Just a couple more follow-up questions. Why doesn’t QFT consider space real? Do the properties of space emerge from fields? -Mike

      • Mike Wells says:

        In reading the book a second time, it seems that I missed a real entity. It appears that field quanta are also real. Is the relationship between fields and field quanta the same as the relationship between a dog and its component atoms? Both are equally real, it is just that one is composed of the other. I am not one to make the distinction between “more real” and “less real” as some are wont to. It keeps things simple.

        • Rodney says:

          Field quanta are nothing more than bumps, or excitations, in the underlying (vacuum) field that is always present. If we must use the dog analogy, you might say that quanta are like the ears, or perhaps tail, of the dog – especially if it’s wagging.

    • Rodney says:

      I don’t understand about the multiple instances and forms, but yes, in QFT fields are the only real things and yes, there is causality (except for field collapse, which is not covered by the theory). And there is just one universe. Rodney Brooks

  7. Russ Abbott says:

    I enjoyed your book very much. I have a question that I would appreciate your considering. Is there, for example, a single matter-lepton field or does each electron, muon, etc. have its own matter field? Or could one say it either way?

    Also, if there is a single field, and all electrons are excitations in that one field, what distinguishes one electron from another so that a negative force can exist between them?


    • Rodney says:

      Those are good questions, Russ, and I’ll try to answer them. First, I don’t know if any particle-oriented physicists have “confirmed the scientific validity” of my book. But I’m not sure what there is to validate. Quantum Field Theory is a theory, and as I say in the book, the choice is up to you. I admit that my picture of QFT is oversimplified, and I’m sure a purist could object to that, but I think this is necessary to make it understandable at a lay level.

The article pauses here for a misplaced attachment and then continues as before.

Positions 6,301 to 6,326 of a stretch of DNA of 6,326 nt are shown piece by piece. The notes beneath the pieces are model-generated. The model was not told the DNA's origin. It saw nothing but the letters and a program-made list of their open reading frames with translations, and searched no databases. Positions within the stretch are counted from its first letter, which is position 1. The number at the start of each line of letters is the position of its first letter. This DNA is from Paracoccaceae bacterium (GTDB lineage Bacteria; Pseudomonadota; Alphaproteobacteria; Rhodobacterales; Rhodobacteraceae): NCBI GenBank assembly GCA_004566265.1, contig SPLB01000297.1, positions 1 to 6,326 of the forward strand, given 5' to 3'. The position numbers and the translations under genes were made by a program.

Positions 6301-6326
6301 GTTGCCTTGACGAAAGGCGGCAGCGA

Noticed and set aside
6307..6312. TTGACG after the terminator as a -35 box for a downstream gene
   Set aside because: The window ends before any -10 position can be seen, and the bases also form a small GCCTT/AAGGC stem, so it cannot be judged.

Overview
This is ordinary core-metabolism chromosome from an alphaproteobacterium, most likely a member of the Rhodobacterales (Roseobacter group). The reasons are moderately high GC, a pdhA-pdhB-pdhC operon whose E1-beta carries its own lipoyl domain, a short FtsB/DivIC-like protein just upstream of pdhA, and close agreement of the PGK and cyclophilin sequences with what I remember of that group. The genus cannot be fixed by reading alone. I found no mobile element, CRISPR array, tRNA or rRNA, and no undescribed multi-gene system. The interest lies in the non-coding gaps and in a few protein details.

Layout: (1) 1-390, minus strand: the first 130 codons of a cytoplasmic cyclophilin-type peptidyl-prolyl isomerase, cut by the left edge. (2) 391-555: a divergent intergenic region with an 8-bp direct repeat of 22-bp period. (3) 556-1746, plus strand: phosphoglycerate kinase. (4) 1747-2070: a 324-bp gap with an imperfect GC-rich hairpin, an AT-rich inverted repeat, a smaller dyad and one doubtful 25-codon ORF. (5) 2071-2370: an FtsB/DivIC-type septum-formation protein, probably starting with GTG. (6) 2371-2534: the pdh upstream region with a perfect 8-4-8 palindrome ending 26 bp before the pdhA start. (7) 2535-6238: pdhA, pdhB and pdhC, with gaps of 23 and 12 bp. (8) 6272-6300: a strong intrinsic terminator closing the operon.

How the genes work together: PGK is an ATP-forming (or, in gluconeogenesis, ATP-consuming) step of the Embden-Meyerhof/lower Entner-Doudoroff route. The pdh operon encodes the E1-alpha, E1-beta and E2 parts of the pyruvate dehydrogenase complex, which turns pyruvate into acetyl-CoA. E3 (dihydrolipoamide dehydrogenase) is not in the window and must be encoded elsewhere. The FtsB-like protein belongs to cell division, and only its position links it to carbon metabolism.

As to your question about the lepton field, yes there is a single lepton field that permeates space – even in what we call a vacuum. In addition there are “excitations” in that field that we call quanta, or perhaps electrons. The creation and existence of these quanta are very elegantly described by the math of QFT, even if it’s not included in the book. Although the quanta are, in a sense, part of the overall electron field, each one has its own identity and acts as a unit.

      So how do we explain the repulsion between two electrons? By the electric field that each one creates. Surrounding each electron (which we visualize as a blob of “yellowness”) is a “green” EM field that extends into space following the 1/r-squared law. Thus each electron experiences three different “green” fields: the underlying vacuum field, its own “self-field”, and the EM field of the other electron. Now its interaction with its own self-field is problematic, and is solved by the process called renormalization (p. 117 in my book). Or, as Richard Feynman suggested, maybe there is no such effect (p. 103). It is the EM field set up by the other electron that causes the repulsion. And vice versa.